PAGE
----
In the middle of all the zombie craze, there’s been one genre that we’ve been ignoring for way too long: Vikings and Norse Mythology.
Guillotine Games has found a way to make that up to those long-bearded Norse warriors. Blood Rage is the newest game to come from Guillotine Games, being funded by way of Kickstarter and hitting every single stretch goal they set in front of them. Guillotine Games, with the Zombicide games, have set themselves a high bar to meet (you can see our review of Zombicide here). What initially caught my eye was the incredibly detailed figurines for each of the tribes, as well as the different monsters, but after looking into the rules in more detail, I could tell this was going to be another amazing game, and not just a piece of art.
Blood Rage puts the player in charge of a viking tribe, complete with a leader, and a band of 8 warriors. The goal of the game is to gain the most Glory, which is typically acquired through winning battles, falling in Ragnarok, and completing quests. Due to some of the quests, and the nature of the game, sometimes it’s better to partake in a battle and lose on purpose, than it is to try and win, adding a layer of strategy unseen in many other games.
The game’s rule book is somewhat lengthy, around 16 pages, but the rules boil down very simply. The game takes place over three Ages, where at the end of each, Ragnarok swallows a province, and takes it off the board. At the beginning of each age, each player is dealt 8 cards from that age’s specific deck (each age includes a stronger and more extreme deck, ratcheting up the stakes as the game progresses). Instead of keeping all 8 cards for themselves, the players then take part in the deck draft, my favorite and the most innovative piece of Blood Rage. Each player takes one card and passes the remaining 7 to the player on their left. They then take one card from the 7 in their hand, and pass the remaining 6 to the player on their left. This takes place until each player has selected 6 cards for that age, and the remaining 2 from that original 8 are discarded. This ensures the playing field is much more level, and allows players to build their hand in any way they see fit. One player might focus on quests and battle cards, while another player might keep monster and upgrade cards, the possibilities are nearly limitless. This introduces an element of calculated randomness, where players will have to tailor strategies to what is available to them, and to what the other Viking Tribes are aiming for. When passing along a set of cards, each player also has an idea of what the following player will probably take.
The action phase is the bulk of the game, where the first player takes one action, then the player to their left takes an action, continuing around the table. Actions consist of placing figures on the map, marching them from province to province, pillages cities, upgrading warriors, or playing quest cards. Each action has a cost, which is paid by Rage, the game’s equivalent of action points, which is reset at the beginning of each Age. Leaders have no cost to Invade, while warriors cost rage equal to their strength. It might be smart to upgrade a Warrior so they can win any fight, but it might limit the number of warriors you can place on the board, or limit your other moves due to a lack of rage. There are several different monsters that you can summon, and bring into your tribe (your tribe can only house 2 monsters at a time), and each has a unique and beautifully detailed figurine to go along with it.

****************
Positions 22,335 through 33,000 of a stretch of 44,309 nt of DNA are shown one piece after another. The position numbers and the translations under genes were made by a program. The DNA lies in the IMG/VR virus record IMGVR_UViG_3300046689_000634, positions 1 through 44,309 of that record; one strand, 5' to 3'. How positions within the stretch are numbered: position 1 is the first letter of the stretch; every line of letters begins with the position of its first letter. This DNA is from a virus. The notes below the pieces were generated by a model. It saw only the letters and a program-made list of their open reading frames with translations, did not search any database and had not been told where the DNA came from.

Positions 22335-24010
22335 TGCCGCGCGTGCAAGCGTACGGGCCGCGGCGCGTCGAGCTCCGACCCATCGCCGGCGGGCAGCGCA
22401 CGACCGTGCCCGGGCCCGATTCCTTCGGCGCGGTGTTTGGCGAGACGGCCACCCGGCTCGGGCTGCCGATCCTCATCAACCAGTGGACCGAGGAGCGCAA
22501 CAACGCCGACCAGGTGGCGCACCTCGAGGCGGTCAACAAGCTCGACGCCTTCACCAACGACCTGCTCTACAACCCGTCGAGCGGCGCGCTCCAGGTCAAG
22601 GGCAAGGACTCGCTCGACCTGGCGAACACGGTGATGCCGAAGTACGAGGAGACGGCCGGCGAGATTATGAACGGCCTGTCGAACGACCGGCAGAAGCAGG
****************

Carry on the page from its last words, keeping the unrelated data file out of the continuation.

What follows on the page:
It is the best kind of game, where it is simple to pick up and understand, but is incredibly deep, with several layers to master. Building a strong battle deck might seem like the best play, but if other players complete several quests, and increase their clan’s key stats, you will find yourself underpowered in the latter stages of the game.
The gameplay is absolutely fantastic, as it puts you in the mindset of a leader, deciding where the best area of the map is to attack, and who to try and hold at bay in the middle of pillaging. Pillaging takes place when one player tries to capture the reward of a province. If any other players have figures adjacent to that province, they can move one of their figures in to do battle. Each player then plays a battle card, and the one with the highest overall strength (figures’ strength plus the battle card’s bonus) wins. The losing figures are destroyed, but their battle cards are returned to their hands, while the winner’s is discarded. Some battle cards benefit losing, such as stealing a rage point, which gives a loser an advantage later in the round, or adding additional glory for losing a battle. It might seem like a good idea to destroy a battalion of enemies, but you might be giving an opponent the winning Glory to defeat you.
Marching around a set of Vikings is a ton of fun, as is watching your figures amass on the board. Playing monsters and minions is extremely satisfying, as something like an Ice Troll can shift the entire landscape of the game.
Overall, Blood Rage is another exceptional game from Guillotine Games. The Kickstarter hit every stretch goal, so I’m weighed down with tons and tons of extras to change and expand the game even further. It is best played with 3-5 players, and although it has a lengthy setup time, it is very well-paced at around 60-90 minute per game.
With an extremely new and innovating hand drafting system, it changes up every single round, and does a great job of balancing the game. The simple to learn, hard to master gameplay hits the nail on the head, and is sure to have everyone at the table having fun, as you don’t really know where everyone is on the scoreboard until the very end. This is definitely a game to add to the collection.